87.LLEWELYN DAVIES, Margaret (ed) Life As We Have Known it by Co-operative Working Women Virago 1977 [12131] First published in 1931- with an introduction by Virginia Woolf. Soft covers – good £7
88.LLEWELYN DAVIES, Margaret (ed) Maternity: letters from working women collected by the Women’s Co-operative Guild Virago 1984 (r/p) [12143] First published in 1915. Soft covers – very good £8

89.LLEWELYN DAVIES, Margaret (ed) Maternity: letters from working women collected by the Women’s Co-operative Guild Virago 1978 [13159] First published in 1915. Soft covers – very good £8

90.LOANE, M. An Englishman’s Castle Edward Arnold 1909 [9060] Martha Loane was a district nurse – this study of the homes of the poor is the result of her social investigation. Good £18

91.LOFTIE, W.J. A Plea for Art in the House: with special reference to the economy of collecting works of art, and the importance of taste in education and morals Macmillan 1879 (r/p) [13338] First published in 1876 – around the same time as Rhoda and Agnes Garrett’s book in the same series ‘Art at Home’ – and evincing many of the same touchstone’s of taste in home decoration. Goodish – a little rubbed and bumped £18

92.LOOTENS, Tricia Lost Saints: silence, gender, and Victorian literary canonization University Press of Virginia 1996 [12398] Fine in d/w £35

93.LYNCH, Mary Sewing Made Easy The World’s Work 1940 [13572] Co-published with Garden City Books (NY). How to make your 1940 costume – acknowledgement is made to Simplicity Patterns many of whose patterns are included in the book. Very good – large format £8

94.MACCARTHY, B.G. The Female Pen; women writers and novelists 1621-1818 Cork University Press 1994 [12412] First published in 1944, this edition with an introduction by Janet Todd. Soft covers – 530pp – fine £12

95.MCCRACKEN, Peggy The Romance of Adultery: queenship and sexual transgression in old French literature University of Pennsylvania Press 1998 [11976] Fine in fine d/w £38

96.MCGREGOR, O.R. Divorce in England: a centenary study Heinemann 1957 [10426] Very good in d/w £20

97.McMILLAN, Margaret The Child and the State The National Labour Press 1911 [11641] In which she advocated giving poor children a more broad and humane education than they currently were receiving. Vol 9 in the Socialist Library series. Card covers – very good £28

98.MALVERY, Olive Christian Baby Toilers Hutchinson 1907 [8216] A study of the child workers of Edwardian Britain. Good £38

99.MARKS, Lara Metropolitan Maternity maternity and infant welfare services in early 20th century London Rodopi 1996 [11624] Soft covers – fine £22

100.MARTIN, Jane Women and the Politics of Schooling in Victorian and Edwardian England Leicester University Press 1999 [10781] Mint (pub price £65) £35

101.MASON, Michael The Making of Victorian Sexuality OUP 1994 [10599] Fine in d/w £14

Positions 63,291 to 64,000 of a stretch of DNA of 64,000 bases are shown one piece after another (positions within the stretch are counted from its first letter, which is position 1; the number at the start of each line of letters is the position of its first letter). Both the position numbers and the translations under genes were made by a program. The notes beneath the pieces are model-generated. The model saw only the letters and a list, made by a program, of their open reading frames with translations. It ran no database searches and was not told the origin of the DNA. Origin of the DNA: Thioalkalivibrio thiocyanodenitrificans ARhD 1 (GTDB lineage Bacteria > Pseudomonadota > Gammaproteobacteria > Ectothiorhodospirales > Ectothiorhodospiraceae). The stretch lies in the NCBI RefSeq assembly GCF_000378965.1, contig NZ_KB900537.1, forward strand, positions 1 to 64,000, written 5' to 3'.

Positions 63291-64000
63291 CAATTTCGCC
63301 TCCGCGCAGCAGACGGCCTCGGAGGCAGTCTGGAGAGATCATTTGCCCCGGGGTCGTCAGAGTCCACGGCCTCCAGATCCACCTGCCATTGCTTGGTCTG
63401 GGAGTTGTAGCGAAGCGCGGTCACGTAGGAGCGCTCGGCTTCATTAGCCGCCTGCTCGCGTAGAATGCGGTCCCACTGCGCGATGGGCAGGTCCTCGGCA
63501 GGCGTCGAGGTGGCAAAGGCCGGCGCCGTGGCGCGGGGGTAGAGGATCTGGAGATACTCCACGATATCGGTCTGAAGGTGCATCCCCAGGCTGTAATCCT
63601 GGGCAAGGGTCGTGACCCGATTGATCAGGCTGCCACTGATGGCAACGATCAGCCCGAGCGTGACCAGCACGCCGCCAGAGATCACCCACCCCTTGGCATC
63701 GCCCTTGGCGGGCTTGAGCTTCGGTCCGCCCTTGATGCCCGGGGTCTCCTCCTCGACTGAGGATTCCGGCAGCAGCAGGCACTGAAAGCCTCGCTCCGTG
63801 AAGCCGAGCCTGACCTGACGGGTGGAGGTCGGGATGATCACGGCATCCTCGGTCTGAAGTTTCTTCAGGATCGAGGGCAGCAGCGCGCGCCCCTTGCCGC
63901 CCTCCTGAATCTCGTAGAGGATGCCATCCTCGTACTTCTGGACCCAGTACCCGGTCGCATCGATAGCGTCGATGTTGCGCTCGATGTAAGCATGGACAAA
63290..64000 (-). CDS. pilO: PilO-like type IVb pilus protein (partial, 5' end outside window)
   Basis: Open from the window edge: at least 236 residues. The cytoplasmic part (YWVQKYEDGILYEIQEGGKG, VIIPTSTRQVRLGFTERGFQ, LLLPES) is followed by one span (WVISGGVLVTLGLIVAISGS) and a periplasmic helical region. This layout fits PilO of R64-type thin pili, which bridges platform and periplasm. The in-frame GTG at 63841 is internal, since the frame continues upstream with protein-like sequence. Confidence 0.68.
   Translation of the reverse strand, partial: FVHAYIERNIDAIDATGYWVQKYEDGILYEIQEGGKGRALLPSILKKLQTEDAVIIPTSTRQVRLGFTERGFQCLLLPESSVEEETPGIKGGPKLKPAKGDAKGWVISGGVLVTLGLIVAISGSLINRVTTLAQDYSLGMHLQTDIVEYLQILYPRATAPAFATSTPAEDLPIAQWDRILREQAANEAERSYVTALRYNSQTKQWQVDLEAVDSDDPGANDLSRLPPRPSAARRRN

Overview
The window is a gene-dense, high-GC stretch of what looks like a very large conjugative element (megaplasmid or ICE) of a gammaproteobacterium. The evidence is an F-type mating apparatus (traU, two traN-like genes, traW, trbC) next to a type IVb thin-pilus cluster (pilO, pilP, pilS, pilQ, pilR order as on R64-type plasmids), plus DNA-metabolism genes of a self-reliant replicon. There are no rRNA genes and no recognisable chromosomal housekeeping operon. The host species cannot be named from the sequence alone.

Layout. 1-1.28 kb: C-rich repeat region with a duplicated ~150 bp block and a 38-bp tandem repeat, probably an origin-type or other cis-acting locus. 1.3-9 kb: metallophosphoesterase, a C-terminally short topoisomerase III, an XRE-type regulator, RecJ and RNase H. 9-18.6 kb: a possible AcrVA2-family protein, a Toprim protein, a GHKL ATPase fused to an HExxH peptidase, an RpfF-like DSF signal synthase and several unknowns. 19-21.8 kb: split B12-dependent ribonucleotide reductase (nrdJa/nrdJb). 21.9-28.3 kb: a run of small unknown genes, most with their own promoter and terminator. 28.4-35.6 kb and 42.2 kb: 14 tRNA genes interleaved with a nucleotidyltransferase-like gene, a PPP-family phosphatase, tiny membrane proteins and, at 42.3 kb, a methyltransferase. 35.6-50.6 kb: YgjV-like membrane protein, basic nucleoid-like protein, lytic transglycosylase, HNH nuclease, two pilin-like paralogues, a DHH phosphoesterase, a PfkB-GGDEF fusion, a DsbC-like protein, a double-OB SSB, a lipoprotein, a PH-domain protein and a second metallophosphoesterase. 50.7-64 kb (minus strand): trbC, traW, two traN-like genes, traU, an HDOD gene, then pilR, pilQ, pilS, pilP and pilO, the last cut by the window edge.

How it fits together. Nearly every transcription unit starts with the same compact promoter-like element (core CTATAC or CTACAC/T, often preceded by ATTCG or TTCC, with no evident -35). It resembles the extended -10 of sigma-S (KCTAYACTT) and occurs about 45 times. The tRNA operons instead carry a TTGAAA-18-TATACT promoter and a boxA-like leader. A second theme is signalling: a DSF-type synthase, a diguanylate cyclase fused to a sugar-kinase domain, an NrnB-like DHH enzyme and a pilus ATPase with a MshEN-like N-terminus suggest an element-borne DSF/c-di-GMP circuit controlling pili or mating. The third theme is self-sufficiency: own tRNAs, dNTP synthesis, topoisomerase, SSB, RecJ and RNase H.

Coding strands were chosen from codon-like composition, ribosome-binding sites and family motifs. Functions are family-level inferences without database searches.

102.MEARS, Ann Success in Shopping Arrowsmith 1927 [13562] ‘How to tell, at sight: Good Eggs from Bad; Fresh Fish from Stale etc etc; ‘How to Distinguish the Best: in Blankets, Tennis-Racquets, Dogs, Firewood, Scissors etc’. Very good in dustwrapper (latter is split at spine) £15

103.METROPOLITAN BOROUGH OF HACKNEY Catalogue of Books in the Public Libraries Public Libraries Committee, Hackney no date [1911?] [13479] A listing of all the books held in Hackney Public Libraries c 1910. Each book’s listing gives the name of author, title and date of publication. Very interesting £25

104.MILL, John Stuart The Subjection of Women Longmans, Green, Reader & Dyer 1869 (2nd ed) [13460] In original mustard embossed cloth – top inch or so of spine split and frayed. With faded shelf-mark sticker on spine and label on front paste-down of the Burnley Mechanics’ Institute. Front inside hinge a little stretched. Otherwise good internally. I’m pleased to think that the members of the Mechanics’ Institute took such an obvious interest in the subject. £85

105.MOTION, Andrew (ed) Interrupted Lives in Literature National Portrait Gallery 2004 [11964] Studies of Angela Carter, Katherine Mansfield, Percy Bysshe Shelley, Christopher Marlow, Edward Thomas and Sylvia Plath. Soft covers – fine £7

106.NEWMAN, Barbara From Virile Woman to WomanChrist: studies in medieval religion and literature University of Pennsylvania Press 1995 [11946] Soft covers – fine £15

107.NORWICH HIGH SCHOOL 1875-1950 privately printed, no date [1950] [9612] A GPDST school. Very good internally – green cloth covers sunned – ex-university library £15

108.NUNN, Pamela Gerrish Victorian Women Artists Women’s Press 1987 [7106] Very good in d/w £18

109.O’NEILL, Judith (ed) Critics on Charlotte and Emily Bronte Allen & Unwin 1968 [11974] Soft covers – internally good – although contents, clean and tight, have parted from covers £3

110.Onlywomen Press Love Your Enemy?: the debate between heterosexual feminism and political lesbianism Onlywomen Press 1981 [13471] Soft covers – good £3